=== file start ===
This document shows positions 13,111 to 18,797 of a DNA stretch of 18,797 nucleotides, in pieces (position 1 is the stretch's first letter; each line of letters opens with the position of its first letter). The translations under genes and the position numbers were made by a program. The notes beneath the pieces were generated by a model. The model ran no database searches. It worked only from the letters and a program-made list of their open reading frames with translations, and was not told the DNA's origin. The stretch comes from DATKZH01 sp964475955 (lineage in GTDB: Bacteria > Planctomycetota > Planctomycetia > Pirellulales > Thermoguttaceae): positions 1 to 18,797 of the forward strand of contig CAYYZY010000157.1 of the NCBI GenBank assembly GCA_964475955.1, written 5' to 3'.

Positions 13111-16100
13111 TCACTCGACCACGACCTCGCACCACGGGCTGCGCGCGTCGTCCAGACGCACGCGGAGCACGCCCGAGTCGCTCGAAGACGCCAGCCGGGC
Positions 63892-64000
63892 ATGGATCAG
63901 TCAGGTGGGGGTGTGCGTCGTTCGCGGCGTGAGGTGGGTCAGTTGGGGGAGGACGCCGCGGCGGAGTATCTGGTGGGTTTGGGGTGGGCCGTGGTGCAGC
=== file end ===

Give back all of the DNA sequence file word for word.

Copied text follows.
This document shows positions 13,111 to 18,797 of a DNA stretch of 18,797 nucleotides, in pieces (position 1 is the stretch's first letter; each line of letters opens with the position of its first letter). The translations under genes and the position numbers were made by a program. The notes beneath the pieces were generated by a model. The model ran no database searches. It worked only from the letters and a program-made list of their open reading frames with translations, and was not told the DNA's origin. The stretch comes from DATKZH01 sp964475955 (lineage in GTDB: Bacteria > Planctomycetota > Planctomycetia > Pirellulales > Thermoguttaceae): positions 1 to 18,797 of the forward strand of contig CAYYZY010000157.1 of the NCBI GenBank assembly GCA_964475955.1, written 5' to 3'.

Positions 13111-16100
13111 TCACTCGACCACGACCTCGCACCACGGGCTGCGCGCGTCGTCCAGACGCACGCGGAGCACGCCCGAGTCGCTCGAAGACGCCAGCCGGGC
Positions 63892-64000
63892 ATGGATCAG
63901 TCAGGTGGGGGTGTGCGTCGTTCGCGGCGTGAGGTGGGTCAGTTGGGGGAGGACGCCGCGGCGGAGTATCTGGTGGGTTTGGGGTGGGCCGTGGTGCAGC